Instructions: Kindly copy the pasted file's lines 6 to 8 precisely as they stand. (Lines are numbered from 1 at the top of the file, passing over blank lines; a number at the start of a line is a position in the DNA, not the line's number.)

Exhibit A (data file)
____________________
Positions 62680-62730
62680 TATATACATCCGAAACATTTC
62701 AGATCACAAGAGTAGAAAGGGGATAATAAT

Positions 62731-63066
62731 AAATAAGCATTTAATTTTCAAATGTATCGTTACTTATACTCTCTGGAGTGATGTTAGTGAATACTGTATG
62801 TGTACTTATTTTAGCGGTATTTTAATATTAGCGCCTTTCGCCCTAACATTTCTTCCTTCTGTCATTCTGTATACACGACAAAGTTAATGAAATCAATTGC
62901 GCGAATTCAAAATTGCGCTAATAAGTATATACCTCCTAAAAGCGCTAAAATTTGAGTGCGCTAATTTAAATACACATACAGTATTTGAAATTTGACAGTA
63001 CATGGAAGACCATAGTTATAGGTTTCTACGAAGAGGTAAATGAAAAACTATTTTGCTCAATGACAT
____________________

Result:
62801 TGTACTTATTTTAGCGGTATTTTAATATTAGCGCCTTTCGCCCTAACATTTCTTCCTTCTGTCATTCTGTATACACGACAAAGTTAATGAAATCAATTGC
62901 GCGAATTCAAAATTGCGCTAATAAGTATATACCTCCTAAAAGCGCTAAAATTTGAGTGCGCTAATTTAAATACACATACAGTATTTGAAATTTGACAGTA
63001 CATGGAAGACCATAGTTATAGGTTTCTACGAAGAGGTAAATGAAAAACTATTTTGCTCAATGACAT